In a filing with the US Security and Exchange Commission (SEC), Microsoft admitted something it has been silent about with the public: Yes, the first Surface tablets will ship to customers on October 26, the same day that Windows 8 arrives.
"The next version of our operating system, Windows 8, will be generally available on October 26, 2012,” the filing reads. “At that time, we will begin selling the Surface, a series of Microsoft-designed and manufactured hardware devices.”
Presumably, this means only the base Surface version, which runs on ARM hardware and utilizes the ARM version of Windows 8, called Windows RT. Surface Pro, which runs Windows 8 Pro on Intel-based hardware, will arrive about 90 days later, according to a previous Microsoft statement.
Of course, there are still so many questions about Surface, not the least of which is pricing. The ARM-based Surface versions will come in 32GB and 64GB variants, and the Intel Pro versions will ship with 64GB or 128GB of solid state storage. But Microsoft has never discussed pricing, and even the SEC filing doesn’t touch on this matter.
"Suggested retail pricing will be announced closer to availability and is expected to be competitive with a comparable ARM tablet or Intel Ultrabook-class PC," Microsoft said in a statement, somewhat clarifying things. Comparable ARM tablets, like the iPad, start at $500 and quickly rise to $830. Ultrabooks generally sell in the $999 range, though Intel said recently that it expects Windows 8-class Ultrabooks to sell for closer to $699.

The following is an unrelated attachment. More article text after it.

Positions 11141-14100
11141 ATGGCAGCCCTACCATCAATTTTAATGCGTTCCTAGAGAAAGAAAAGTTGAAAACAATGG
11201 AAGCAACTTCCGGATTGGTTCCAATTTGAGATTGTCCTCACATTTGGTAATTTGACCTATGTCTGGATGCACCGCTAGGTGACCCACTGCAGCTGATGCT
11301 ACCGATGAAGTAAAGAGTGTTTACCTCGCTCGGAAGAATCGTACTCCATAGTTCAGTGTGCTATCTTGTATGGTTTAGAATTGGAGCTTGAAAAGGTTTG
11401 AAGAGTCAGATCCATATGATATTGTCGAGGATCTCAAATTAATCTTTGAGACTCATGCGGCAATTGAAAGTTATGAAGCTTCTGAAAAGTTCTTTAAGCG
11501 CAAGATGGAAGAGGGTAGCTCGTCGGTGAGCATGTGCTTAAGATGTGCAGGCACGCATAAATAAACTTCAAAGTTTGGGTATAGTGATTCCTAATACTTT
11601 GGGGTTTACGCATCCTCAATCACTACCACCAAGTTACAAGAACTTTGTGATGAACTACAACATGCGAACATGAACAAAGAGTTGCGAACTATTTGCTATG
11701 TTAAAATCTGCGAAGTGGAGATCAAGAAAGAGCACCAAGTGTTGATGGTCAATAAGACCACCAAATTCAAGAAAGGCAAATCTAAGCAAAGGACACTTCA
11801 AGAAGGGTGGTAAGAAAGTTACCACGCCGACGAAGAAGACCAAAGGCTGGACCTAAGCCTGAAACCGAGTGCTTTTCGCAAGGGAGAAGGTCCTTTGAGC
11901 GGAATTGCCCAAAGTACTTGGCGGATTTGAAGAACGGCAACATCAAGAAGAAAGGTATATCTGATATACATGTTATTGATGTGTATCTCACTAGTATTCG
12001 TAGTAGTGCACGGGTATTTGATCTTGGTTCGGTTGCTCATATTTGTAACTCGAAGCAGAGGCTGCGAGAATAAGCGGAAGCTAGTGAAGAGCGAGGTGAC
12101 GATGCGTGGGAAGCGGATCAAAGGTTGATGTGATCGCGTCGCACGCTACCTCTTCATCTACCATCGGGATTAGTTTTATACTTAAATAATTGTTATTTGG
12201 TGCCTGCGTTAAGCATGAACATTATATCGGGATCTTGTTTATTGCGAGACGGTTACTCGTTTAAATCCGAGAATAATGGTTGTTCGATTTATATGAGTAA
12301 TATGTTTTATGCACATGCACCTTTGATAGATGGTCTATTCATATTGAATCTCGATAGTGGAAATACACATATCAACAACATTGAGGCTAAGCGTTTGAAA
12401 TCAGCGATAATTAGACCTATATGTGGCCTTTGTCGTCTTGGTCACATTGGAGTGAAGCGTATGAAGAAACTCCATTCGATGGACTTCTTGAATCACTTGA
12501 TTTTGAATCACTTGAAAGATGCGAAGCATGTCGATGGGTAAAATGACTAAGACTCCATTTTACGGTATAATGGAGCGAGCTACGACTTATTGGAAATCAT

Anyway, the Surface mentions in Microsoft’s annual CES filing previously received some press attention because the company admits that its entry into the hardware market could harm its relationship with PC makers. (Not that you have to be a psychiatrist to have figured out that one in advance.) Closet analysts have long played up these filings as a peek into Microsoft’s inner soul, but that’s actually truer than it’s ever been given the company’s recent descent into revelation paranoia.
Why the secrecy? We’ll never know for sure about Microsoft’s motivations, but as CEO Steve Ballmer noted at the firm’s Worldwide Partner Conference earlier this month, Microsoft is pleased with its recent forays into Apple-type secrecy. Its Surface launch event, essentially a silly promotional secret that was only revealed at the last second, is considered a huge success inside the company, for example. We’re going to be dealing with this lack of transparency for years to come, I think.